Alongside this discourse in the education sector it is also important to note that within the Afrikaans community there are two camps:
- those who lay exclusive claim to it – language activists who feel threatened and proclaim that the language in its standard form is under siege
- those who believe the language with its diverse cultures, dialects and variants can continue to thrive in all its forms, alongside all South African local languages.
Afrikaans – language of instruction at tertiary institutions
There is a fierce debate about the language of instruction at tertiary institutions, particularly those who have a long established history as serving predominantly students of Afrikaans origin. For instance, Stellenbosch University students protested throughout 2015 against the use of Afrikaans as the institution’s main language. This culminated in the university management deciding to adopt English as its primary language of instruction.
Prof. Wannie Carstens, Chair of the Afrikaanse Akademie vir Wetenskap en Kuns (Afrikaans Academy for Science and Art), made a considered argument with regard to finding a solution to various issues pertaining to Afrikaans, particularly as a language of instruction at traditionally Afrikaans universities. Carstens argued that a solution should be found for multilingualism on the country’s campuses. “We must know beforehand that the only solution for Afrikaans (and African languages) lies within a multicultural context” and also that “Afrikaans and race must not become entwined…”
In an edited version of an article* written by Hein Willemse, Professor of Afrikaans, University of Pretoria, Willemse speaks about the controversy over the medium of instruction at traditionally Afrikaans universities and how this has raised the question whether it “should be in Afrikaans, English, a combination, or a hybrid which will include other South African languages”.
Willemse states: “The institution has to find ways to continue to advance Afrikaans without the perceptions and experiences of racist behaviour associated with early and ruling Afrikaner nationalist practices. It’s essential to consider the current status of Afrikaans, as well as its history.
“Many South Africans of every hue have contributed to the language’s formation and development. Afrikaans also has a “black history” rather than just the known hegemonic apartheid history inculcated by white Afrikaner Christian national education, propaganda and the media.
“Afrikaans has a multifaceted nature, numerically dominated by its black speakers. Rather than viewing Afrikaans through a single lens it is today acknowledged as an amalgam consisting of a variety of expressions, speakers and histories. It’s in this spirit that the debate on the medium of instruction at universities such as Stellenbosch has to be conducted.”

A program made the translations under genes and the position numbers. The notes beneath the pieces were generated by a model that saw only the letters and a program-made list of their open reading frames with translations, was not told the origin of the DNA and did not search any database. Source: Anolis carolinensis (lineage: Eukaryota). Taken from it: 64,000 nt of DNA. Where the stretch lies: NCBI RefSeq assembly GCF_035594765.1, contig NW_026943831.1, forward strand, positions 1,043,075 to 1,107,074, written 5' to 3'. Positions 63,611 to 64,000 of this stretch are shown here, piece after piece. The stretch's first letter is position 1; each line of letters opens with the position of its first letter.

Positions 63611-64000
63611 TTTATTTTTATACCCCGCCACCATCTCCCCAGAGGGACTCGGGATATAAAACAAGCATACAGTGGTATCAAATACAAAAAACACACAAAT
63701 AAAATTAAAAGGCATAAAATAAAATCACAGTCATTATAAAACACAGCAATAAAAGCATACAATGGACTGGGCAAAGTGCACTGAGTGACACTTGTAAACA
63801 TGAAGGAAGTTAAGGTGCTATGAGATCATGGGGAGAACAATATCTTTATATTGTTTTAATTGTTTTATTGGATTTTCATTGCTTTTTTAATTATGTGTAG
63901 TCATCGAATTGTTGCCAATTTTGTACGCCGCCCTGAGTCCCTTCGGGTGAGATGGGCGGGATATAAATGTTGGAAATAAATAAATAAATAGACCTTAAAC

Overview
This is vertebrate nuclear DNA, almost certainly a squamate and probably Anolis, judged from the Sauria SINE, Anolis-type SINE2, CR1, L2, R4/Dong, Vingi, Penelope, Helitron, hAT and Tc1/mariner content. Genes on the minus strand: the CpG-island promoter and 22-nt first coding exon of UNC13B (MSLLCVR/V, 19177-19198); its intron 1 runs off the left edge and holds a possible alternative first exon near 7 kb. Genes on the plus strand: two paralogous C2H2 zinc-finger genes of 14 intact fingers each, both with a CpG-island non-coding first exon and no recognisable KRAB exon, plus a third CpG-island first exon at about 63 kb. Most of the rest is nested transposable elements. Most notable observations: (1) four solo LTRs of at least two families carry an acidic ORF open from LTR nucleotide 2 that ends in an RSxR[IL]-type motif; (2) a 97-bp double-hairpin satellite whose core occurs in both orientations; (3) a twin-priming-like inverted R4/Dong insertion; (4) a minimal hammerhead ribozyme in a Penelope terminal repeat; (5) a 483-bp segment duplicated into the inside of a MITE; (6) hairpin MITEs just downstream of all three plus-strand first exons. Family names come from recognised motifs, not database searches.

*This article was originally published on The Conversation. Read the original article here https://theconversation.com/more-than-an-oppressors-language-reclaiming-the-hidden-history-of-afrikaans-71838
Also read: The hidden histories of Afrikaans by Hein Willemse as published in Mistra.
Views in favour of Afrikaans as a language of instruction:
- Afrikaans is a fully-fledged standard language and an asset for South Africa.
- Afrikaans speakers in South Africa make up a significant part of the South African population and have a constitutional right to be taught in an official language or languages of their choice in public education institutions where that education is reasonably practicable.
- As Afrikaans has a standard variant that is a carrier of culture, Afrikaans speakers have a constitutional right to use the language of their choice and to participate in the cultural life of their own choice, provided that they comply with any provision of the Bill of Rights.
- Mother-tongue education is the proven best medium of teaching and learning, and there is no reason why Afrikaans cannot fulfil that role.
- If the high-level use of Afrikaans is scaled down further, there is little hope that the other indigenous languages will make significant progress.
Views against Afrikaans tertiary education:
- Afrikaans as the medium of instruction would exclude students and lecturers who do not understand Afrikaans.
- English would be the lingua franca of South Africa, and therefore it makes sense to run higher education institutions in English.
- Teaching in English prepares students better for their professional life in South Africa and the world.
- Afrikaans must be ‘freed’ – exactly from ‘what’ is unclear. It presumably means that the language as such is equated with the policies of previous colonial and apartheid governments.
- Afrikaans is the language of the oppressor and therefore does not deserve to be preserved.
Dr Danie FM Strauss, a Research Fellow at the School of Philosophy, North West University, makes the case for Afrikaans, cautioning against what he called “lingual cleansing”. Read his article here.
The other side
Mercy Kannemeyer, an honours drama student at Stellenbosch University, made a 12-minute documentary (Die ander kant) about what stands to be lost if Afrikaans was finally abolished as a tertiary language of instruction. It includes discussions with experts and students; like Helen Zille, Willa Boezak, Rhoda Kadalie, Wim de Villiers and Abraham Phillips.